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“I Hope Watching Her Will Spark That Curiosity in All of Us”: Editor Celia Beasley on Penelope

A white teenage girl with a camping backpack looks up in the forested Pacific Northwest.Still from Penelope. Courtesy of Sundance Institute. Photo by Nathan M. Miller.

With Penelope, Mel Eslyn, director of last year’s Biosphere and a producer who has worked with the Duplass brothers and Lynn Shelton, enters the world of episodic series. The series follows a 16-year-old girl who, feeling out of place in the world, ventures into the wilderness.

Penelope will screen as part of Sundance’s Episodic Pilot Showcase. Below, editor Celia Beasley discusses the importance of Washington state’s indie film community and how the series reignited her love of the outdoors.

See all responses to our annual Sundance editor questionnaire here.

Filmmaker: How and why did you wind up being the editor of your film? What were the factors and attributes that led to your being hired for this job?

Beasley: Mel Eslyn and Mark Duplass were committed to making this film in Washington state from start to finish, so that included post. Mel and I have known each other for nearly 15 years, coming up through the same tightly knit Seattle indie film community. She has produced many of the projects I have edited over the years (Outside In, I’ll Show You Mine) and is one of the trusted voices I call upon when I need feedback on a project (and vice-versa). Even though we had never worked together as director/editor, I felt confident in my understanding of her vision, and when we sat down together in the edit room for the first time, I couldn’t believe we hadn’t been doing it for years!

Filmmaker: In terms of advancing your film from its earliest assembly to your final cut, what were your goals as an editor? What elements of the film did you want to enhance, or preserve, or tease out or totally reshape?

Beasley: The series brings us deeply into Penelope’s experience. As a viewer, we are with her all the time—watching her, or seeing what she is seeing, like a mouse on her shoulder. At times we actually go inside of her head to live her experience without any separation—almost like an alternate consciousness, where thoughts are nonverbal, atemporal and asynchronous. Some of these moments were shot with a particular treatment, and some were not, so it was an exciting challenge to figure out how to transition the viewer from being alongside Penelope to truly stepping inside her head and living her experience with her.

Filmmaker: How did you achieve these goals? What types of editing techniques, or processes, or feedback screenings allowed this work to occur?

Beasley: Many important scenes were shot in high speed, so it gave me a lot of flexibility in the edit to use time remapping to explore the transition between the various levels of Penelope’s consciousness. I also used score and sound design to emphasize that shift, which included establishing dialogue as asynchronous to the world around us. Mel gave me a huge amount of creative freedom to play in the sandbox with these scenes, which allowed me to go way out on a limb and try some really crazy stuff! Some of it worked and a lot of it didn’t, but it all helped generate ideas and speaks to how much trust Mel gave me as a collaborator, which is so essential to the creative process.

Filmmaker: As an editor, how did you come up in the business, and what influences have affected your work?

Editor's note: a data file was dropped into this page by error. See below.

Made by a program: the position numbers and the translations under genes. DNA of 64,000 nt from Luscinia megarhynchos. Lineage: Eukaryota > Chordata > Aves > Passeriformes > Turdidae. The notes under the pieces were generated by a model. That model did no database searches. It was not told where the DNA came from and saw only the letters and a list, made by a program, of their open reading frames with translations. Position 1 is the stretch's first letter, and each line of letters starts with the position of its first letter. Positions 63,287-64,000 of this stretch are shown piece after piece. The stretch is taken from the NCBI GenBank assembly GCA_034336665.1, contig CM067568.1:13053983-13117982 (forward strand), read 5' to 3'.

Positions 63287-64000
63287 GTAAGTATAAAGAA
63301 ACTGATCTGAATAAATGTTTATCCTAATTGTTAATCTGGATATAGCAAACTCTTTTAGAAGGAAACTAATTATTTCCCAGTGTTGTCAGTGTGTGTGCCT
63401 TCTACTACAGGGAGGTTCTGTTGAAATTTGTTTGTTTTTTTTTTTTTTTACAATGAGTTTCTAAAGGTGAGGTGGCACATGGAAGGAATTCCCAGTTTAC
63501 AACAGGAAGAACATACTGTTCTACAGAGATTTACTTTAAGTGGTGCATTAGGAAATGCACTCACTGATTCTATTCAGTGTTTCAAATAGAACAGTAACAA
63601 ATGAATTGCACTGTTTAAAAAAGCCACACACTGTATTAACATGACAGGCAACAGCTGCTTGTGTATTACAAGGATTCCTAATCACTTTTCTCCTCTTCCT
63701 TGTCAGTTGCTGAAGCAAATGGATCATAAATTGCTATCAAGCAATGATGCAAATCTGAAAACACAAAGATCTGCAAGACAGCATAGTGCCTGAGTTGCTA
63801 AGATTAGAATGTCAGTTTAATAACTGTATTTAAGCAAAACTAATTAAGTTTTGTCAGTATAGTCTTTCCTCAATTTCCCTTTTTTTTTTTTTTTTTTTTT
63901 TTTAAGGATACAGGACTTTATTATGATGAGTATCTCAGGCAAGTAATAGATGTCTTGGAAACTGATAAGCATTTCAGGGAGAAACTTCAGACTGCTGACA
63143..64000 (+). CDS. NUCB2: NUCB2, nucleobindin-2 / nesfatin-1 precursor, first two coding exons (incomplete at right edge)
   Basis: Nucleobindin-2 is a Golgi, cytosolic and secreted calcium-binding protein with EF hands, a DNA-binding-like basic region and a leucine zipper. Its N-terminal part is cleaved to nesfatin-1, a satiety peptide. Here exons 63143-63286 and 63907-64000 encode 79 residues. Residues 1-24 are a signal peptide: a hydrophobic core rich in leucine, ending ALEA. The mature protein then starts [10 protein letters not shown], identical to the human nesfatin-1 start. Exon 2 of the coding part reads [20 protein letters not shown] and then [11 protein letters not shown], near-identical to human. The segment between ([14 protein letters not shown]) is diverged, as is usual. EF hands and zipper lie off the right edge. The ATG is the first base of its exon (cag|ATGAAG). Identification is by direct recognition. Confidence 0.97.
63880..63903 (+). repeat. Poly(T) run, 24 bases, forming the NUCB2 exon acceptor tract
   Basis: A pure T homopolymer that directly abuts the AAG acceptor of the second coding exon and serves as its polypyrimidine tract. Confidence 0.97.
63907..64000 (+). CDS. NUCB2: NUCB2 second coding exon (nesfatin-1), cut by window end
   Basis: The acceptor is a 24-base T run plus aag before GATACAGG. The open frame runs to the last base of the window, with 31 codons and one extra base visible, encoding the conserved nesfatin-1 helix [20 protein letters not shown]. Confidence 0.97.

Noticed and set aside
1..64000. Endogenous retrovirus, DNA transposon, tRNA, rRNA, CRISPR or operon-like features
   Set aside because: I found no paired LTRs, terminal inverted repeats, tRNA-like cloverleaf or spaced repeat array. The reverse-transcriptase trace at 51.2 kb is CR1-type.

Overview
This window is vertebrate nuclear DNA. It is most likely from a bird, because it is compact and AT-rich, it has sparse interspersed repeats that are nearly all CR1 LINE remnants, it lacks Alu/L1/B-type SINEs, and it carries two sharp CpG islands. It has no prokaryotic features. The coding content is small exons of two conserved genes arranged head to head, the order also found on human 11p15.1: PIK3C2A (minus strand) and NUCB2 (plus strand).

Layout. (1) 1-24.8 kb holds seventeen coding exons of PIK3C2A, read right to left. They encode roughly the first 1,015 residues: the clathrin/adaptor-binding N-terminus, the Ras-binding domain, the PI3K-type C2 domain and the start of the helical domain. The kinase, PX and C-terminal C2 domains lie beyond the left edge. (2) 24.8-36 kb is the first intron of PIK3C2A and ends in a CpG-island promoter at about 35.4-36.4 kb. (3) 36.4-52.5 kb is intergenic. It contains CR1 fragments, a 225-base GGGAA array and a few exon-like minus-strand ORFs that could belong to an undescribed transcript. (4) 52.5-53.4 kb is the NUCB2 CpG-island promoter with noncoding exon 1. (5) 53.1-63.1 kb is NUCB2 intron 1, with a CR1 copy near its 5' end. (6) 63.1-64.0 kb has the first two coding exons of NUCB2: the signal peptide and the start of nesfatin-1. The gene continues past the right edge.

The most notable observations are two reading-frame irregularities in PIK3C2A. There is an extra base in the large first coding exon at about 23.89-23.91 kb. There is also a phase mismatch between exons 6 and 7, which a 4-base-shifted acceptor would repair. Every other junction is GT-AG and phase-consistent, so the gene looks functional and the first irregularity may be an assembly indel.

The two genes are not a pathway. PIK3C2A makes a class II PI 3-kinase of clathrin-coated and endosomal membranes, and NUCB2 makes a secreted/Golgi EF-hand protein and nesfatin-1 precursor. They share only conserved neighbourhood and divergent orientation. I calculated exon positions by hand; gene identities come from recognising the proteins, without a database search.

Beasley: I didn’t go to film school and have no formal training in film. I became interested in documentaries after working as a fixer for a PBS series in France. I moved to Seattle in 2001 and joined our tightly knit indie film community—helping each other make interesting things with whatever resources we could get our hands on. Over the past 20 years I’ve edited every kind of project under the sun, from shorts to docs to experimental film, including six feature films, all with Seattle-based women directors. Penelope is my first scripted episodic series, and it was a joy to work on.

Filmmaker: What editing system did you use, and why?

Beasley: For this project I used Adobe Premiere Productions. It was essential in allowing me to collaborate with my LA-based assistant editors, Kenzie Woodrow and David Robbins.

Filmmaker: What was the most difficult scene to cut and why? And how did you do it?

Beasley: There is a pivotal scene that takes place on a moving train. True to our indie roots, it was shot very simply—and beautifully—with just a handheld camera by our DP Nate Miller. Because the train was an actual working train, the footage reflected the passing environment as well as the changing light (from end of day to dark). It was challenging to cut the scene and maintain a logical progression of landscape and light, but it was so worth it because of the beautiful tone it creates in this moment.

Filmmaker: Finally, now that the process is over, what new meanings has the film taken on for you? What did you discover in the footage that you might not have seen initially, and how does your final understanding of the film differ from the understanding that you began with?

Beasley: When Mel first told me about this project and its genesis, I understood the idea intellectually. But it was only once I started digging into the footage that I really understood Penelope’s motivation on a deeper level. Being immersed in the jaw-droppingly beautiful Pacific Northwest wilderness awakened me to a deeper desire to connect with our natural environment in a profound and uncomplicated way. I have always loved the outdoors for the simplicity and focus that it imposes on us and how we are forced to draw upon ourselves, sometimes tapping into resources we didn’t know we had. I love that Penelope is searching for that and I hope watching her will spark that curiosity in all of us.

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